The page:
Adam Harris in the Chronicle of Higher Education: “The History of Black Girlhood Network is a loose collective of scholars researching the experience of black girls across continents. It was originally conceived by the three as a way to better organize panels at conferences and symposiums, but it has expanded into a network of hundreds of scholars who have organized a stand-alone conference, created an email list, in 2016, that distributes calls for proposals and other information, and now plan an edited volume of work that will serve as an introduction to the field. […] Ms. Simmons, whose book on black girls in segregated New Orleans, Crescent City Girls, was published by the University of North Carolina Press in 2015, said the group would have been useful when she was researching the book, particularly because it distributes information about current work in the field. ‘I kind of worked on that book in isolation,’ she said. The book, which won an award from the Southern Association for Women Historians, ‘would have been a lot better,’ she said, if she had been able to discuss black girls’ history with other researchers beforehand.”

4. The ungrateful refugee: ‘We have no debt to repay’
Dina Nayeri in The Guardian: “Despite a lifetime spent striving to fulfill my own potential, of trying to prove that the west is better for having known me, I cannot accept this way of thinking, this separation of the worthy exile from the unworthy. Civilised people don’t ask for resumes when answering calls from the edge of a grave. It shouldn’t matter what I did after I cleaned myself off and threw away the last of my asylum-seeking clothes. My accomplishments should belong only to me. There should be no question of earning my place, of showing that I was a good bet. My family and I were once humans in danger, and we knocked on the doors of every embassy we came across: the UK, America, Australia, Italy. America answered and so, decades later, I still feel a need to bow down to airport immigration officers simply for saying ‘Welcome home’. […] Still, I want to show those kids whose very limbs apologise for the space they occupy, and my own daughter, who has yet to feel any shame or remorse, that a grateful face isn’t the one they should assume at times like these. Instead they should tune their voices and polish their stories, because the world is duller without them – even more so if they arrived as refugees. Because a person’s life is never a bad investment, and so there are no creditors at the door, no debt to repay. Now there’s just the rest of life, the stories left to create, all the messy, greedy, ordinary days that are theirs to squander.”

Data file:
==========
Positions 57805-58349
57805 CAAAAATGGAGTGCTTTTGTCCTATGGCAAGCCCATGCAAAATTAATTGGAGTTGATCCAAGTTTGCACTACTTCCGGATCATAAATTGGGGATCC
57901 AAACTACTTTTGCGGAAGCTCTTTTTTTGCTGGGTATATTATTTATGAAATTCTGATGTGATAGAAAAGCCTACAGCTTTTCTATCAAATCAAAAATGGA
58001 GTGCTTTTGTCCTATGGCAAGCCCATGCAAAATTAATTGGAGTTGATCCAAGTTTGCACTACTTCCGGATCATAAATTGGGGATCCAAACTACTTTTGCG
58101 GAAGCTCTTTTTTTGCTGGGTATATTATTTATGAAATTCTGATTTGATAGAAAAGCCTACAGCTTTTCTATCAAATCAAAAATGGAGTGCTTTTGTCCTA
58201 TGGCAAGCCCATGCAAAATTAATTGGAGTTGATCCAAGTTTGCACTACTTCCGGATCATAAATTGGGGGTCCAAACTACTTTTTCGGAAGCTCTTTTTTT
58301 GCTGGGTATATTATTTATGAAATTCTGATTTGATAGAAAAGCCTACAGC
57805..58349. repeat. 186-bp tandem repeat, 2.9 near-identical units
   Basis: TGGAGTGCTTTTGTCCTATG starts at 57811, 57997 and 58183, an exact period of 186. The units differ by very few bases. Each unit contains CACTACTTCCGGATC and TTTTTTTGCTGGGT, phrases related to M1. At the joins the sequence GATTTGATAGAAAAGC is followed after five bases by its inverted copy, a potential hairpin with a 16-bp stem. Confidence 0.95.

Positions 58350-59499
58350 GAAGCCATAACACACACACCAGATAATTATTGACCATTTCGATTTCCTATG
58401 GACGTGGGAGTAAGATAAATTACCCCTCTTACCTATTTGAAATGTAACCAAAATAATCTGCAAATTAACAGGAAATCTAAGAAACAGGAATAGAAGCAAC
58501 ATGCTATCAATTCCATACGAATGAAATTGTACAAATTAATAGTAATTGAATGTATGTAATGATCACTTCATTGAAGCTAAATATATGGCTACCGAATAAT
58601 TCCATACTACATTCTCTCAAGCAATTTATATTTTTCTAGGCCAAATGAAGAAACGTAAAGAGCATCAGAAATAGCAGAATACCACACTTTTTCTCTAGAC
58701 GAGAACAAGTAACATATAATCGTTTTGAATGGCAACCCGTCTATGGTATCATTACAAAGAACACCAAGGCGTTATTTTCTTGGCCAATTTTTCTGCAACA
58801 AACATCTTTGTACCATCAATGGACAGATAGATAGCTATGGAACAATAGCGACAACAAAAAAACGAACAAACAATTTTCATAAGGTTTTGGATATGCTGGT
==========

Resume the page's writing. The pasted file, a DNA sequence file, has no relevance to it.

5. Minority Neighborhoods Pay Higher Car Insurance Premiums Than White Areas With the Same Risks
Julia Angwin, Jeff Larson, Lauren Kirchner and Surya Mattu in ProPublica: “For decades, auto insurers have been observed to charge higher average premiums to drivers living in predominantly minority urban neighborhoods than to drivers with similar safety records living in majority white neighborhoods. Insurers have long defended their pricing by saying that the risk of accidents is greater in those neighborhoods, even for motorists who have never had one. But a first-of-its-kind analysis by ProPublica and Consumer Reports, which examined auto insurance premiums and payouts in California, Illinois, Texas and Missouri, has found that many of the disparities in auto insurance prices between minority and white neighborhoods are wider than differences in risk can explain. Our findings document what consumer advocates have long suspected: Despite laws in almost every state banning discriminatory rate-setting, some minority neighborhoods pay higher auto insurance premiums than do white areas with similar payouts on claims. This disparity may amount to a subtler form of redlining, a term that traditionally refers to denial of services or products to minority areas. And, since minorities tend to lag behind whites in income, they may be hard-pressed to afford the higher payments.”